It had been my hope to try to get my second setter some setting time during the match, rather than just being used as a defensive sub for our OPP. During the match, though, I was fixated on having her set while in for the OPP. That would see our starting setter hit, which she is perfectly capable of doing (it’s something I’ve thought about being an option should we have an injury issue).

Not thinking of doing a direct swap of setters was my big mistake. It led to two things I regret about how the match went. One is obviously not getting the second setter in to set – and not even getting in at all during the second set because of how things played out. The other is that I think we lost an opportunity to spread the ball around to more hitters.

It’s that second point that really got me thinking upon reflection that I’d goofed. Our starting setter didn’t spread the ball around as much as I’d have liked. I understand that the hitters who didn’t get the ball as much (OPP and M2) weren’t putting the ball away while the others were. From a “we want to win” perspective, which I’m sure the setter was thinking, that’s perfectly fine. From an offensive development perspective, though, we needed the ball spread around more.

I tend to believe the back-up setter would have done more of that. Actually, that can be something of a weakness in her game. She tends to be a bit more egalitarian in her set distribution. In this situation, though, that might have been beneficial.

In many ways I was looking at the match as a progression of the development work we did in training the prior week (see my log entry). Unfortunately, I was overly fixated on the match action and desired 3-0 outcome at the time, and overlooked my options.

Need to file that experience away to keep in mind for the future.

When should you “Sub Six”?

I’ve written previously on the subject of the substitution decision. In this post I want to talk about a strategy I’ve seen employed at times in professional volleyball. I’ve also read about in My Profession – The Game. I don’t recall hearing talked about in any other context, though. It’s the idea of making subs not necessarily to try to elicit a better performance from your team in the present context, but with an eye toward the next set.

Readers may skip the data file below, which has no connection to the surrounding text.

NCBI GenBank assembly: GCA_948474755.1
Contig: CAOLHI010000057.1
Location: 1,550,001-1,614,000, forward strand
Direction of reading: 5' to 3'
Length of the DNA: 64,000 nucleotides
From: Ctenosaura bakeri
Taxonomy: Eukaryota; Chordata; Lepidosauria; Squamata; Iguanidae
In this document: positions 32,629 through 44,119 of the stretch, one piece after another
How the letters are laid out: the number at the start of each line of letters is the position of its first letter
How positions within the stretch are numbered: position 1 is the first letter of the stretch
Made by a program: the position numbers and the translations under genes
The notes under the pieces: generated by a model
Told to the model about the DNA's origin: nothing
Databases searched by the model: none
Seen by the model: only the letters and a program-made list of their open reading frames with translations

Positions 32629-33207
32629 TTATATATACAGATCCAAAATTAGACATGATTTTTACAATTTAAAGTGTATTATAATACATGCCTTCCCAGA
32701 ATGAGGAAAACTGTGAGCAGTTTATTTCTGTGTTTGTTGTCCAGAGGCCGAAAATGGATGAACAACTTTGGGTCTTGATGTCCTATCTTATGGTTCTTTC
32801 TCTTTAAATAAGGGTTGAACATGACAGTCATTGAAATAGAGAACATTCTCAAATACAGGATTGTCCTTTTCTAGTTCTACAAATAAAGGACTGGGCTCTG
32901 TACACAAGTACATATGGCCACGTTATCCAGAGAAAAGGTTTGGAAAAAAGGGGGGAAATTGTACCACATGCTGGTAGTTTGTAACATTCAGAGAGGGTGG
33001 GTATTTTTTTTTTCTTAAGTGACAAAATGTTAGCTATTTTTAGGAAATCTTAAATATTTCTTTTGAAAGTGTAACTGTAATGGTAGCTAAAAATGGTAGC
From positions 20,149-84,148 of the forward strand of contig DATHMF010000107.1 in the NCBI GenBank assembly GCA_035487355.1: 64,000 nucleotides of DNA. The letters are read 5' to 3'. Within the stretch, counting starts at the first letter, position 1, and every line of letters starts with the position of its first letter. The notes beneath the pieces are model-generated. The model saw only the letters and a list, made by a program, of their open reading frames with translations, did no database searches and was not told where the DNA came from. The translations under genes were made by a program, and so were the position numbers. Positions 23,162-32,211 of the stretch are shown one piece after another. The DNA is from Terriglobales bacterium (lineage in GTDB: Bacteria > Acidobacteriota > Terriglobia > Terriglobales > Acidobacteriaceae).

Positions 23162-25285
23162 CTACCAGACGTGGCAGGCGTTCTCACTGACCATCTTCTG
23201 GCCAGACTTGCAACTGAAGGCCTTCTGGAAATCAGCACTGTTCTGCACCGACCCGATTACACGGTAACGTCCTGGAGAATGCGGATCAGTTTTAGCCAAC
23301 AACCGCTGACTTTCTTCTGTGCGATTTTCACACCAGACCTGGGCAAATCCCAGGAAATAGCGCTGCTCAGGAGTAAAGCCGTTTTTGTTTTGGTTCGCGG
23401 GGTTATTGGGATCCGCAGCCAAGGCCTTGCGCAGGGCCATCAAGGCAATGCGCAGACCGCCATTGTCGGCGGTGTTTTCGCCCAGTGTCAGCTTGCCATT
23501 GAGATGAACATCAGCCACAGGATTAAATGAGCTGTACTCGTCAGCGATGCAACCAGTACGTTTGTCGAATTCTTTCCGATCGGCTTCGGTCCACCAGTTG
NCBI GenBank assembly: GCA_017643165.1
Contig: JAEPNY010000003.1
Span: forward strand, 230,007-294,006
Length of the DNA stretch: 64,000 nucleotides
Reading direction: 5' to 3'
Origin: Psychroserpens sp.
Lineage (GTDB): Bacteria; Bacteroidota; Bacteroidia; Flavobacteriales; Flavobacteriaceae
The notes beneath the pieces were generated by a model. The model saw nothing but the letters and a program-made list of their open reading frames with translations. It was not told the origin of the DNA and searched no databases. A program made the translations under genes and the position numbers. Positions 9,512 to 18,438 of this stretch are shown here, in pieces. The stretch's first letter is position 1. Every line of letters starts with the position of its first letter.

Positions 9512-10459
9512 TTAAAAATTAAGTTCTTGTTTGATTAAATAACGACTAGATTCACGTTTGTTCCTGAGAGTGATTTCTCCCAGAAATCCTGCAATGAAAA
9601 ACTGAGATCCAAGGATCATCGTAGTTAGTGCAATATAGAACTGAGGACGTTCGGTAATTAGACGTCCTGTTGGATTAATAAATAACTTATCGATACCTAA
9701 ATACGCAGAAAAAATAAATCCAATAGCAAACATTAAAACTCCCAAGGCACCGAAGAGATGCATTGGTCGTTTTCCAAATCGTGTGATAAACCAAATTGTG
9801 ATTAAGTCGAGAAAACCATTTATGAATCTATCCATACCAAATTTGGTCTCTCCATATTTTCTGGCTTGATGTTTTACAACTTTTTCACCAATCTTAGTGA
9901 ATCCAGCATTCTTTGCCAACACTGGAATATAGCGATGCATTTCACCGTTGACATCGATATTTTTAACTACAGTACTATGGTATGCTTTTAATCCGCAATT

Let me lay out the scenario. It’s the third set of a match which is tied 1-1. Your team is struggling. The score is 17-8. You’ve called timeouts. You’d made the subs you thought might improve things, but it just hasn’t worked. What do you do?

A lot of coaches just simply don’t do anything. After all, what can they do? They have what should be their best team on the floor, but it’s just not getting the job done. It’s time to think about the next set. Maybe spin the rotation. Perhaps flip OHs.

What about simply taking all your starters out – or at least those remaining – and putting your bench on to play out the rest of the set? My guess is you’ve probably not really thought about doing that (though you may have fantasized about it). There are a couple of reasons for actually doing so, however:

Starter Reset

Putting your starters on the bench for an extended break gives them a chance to reset. They get to step back from whatever troubles they were having on the court and break any negative feedback loops that were going on. Time on the bench gives them a chance to watch the other team from outside for a bit. They also get to rest up a little ahead of the next set.

Opposition Psychology

When you have your second team out on the court, naturally the general level of play is likely to be lower. This has a couple of potential of potential positive outcomes for you. First, if the subs do play at that level then the opposition players may start to coast, which could pay dividends in the next set. Second, if your subs play above themselves and actually make things competitive, it could rattle the confidence of the other team. The opposing coach is going to be hesitant to make radical changes for fear of risking losing the set. That means in either case you could gain a psychological edge to start when you have your starters back in next set. And of course if your subs somehow managed to pull out the win you’d be in the driver’s seat!

Playing time

While perhaps not a great situation in terms of putting your players in with an opportunity to succeed, a runaway set like this does give you a chance to get your bench players some court time. The nice thing, though, is they’ve got nothing to lose. They can go out and play loose.

I should note here that this cannot be something the starters will interpret as being punitive. I’ve heard stories about coaches who subbed out the entire starting six basically out of disgust at how they were playing. That sort of thing isn’t going to accomplish much. It will probably be harmful, in fact. Instead, it must be clear to the players coming out that this is a strategic device and that they should see it as an opportunity to regroup to start the next set.

If you want to try this out some time you have to think about the timing of it in advance and have a plan because my guess is you won’t automatically think about it in the heat of battle. Our inclination as coaches tends to be to try to fix things now – or failing that, think about what we’re going to do next set. This substition ploy works in the gap between the two, so you simply might forget about it as an option. If you actually plan it out – maybe talk it over with the team – you might be more inclined to remember. Failing that, you could give someone else the task of reminding you.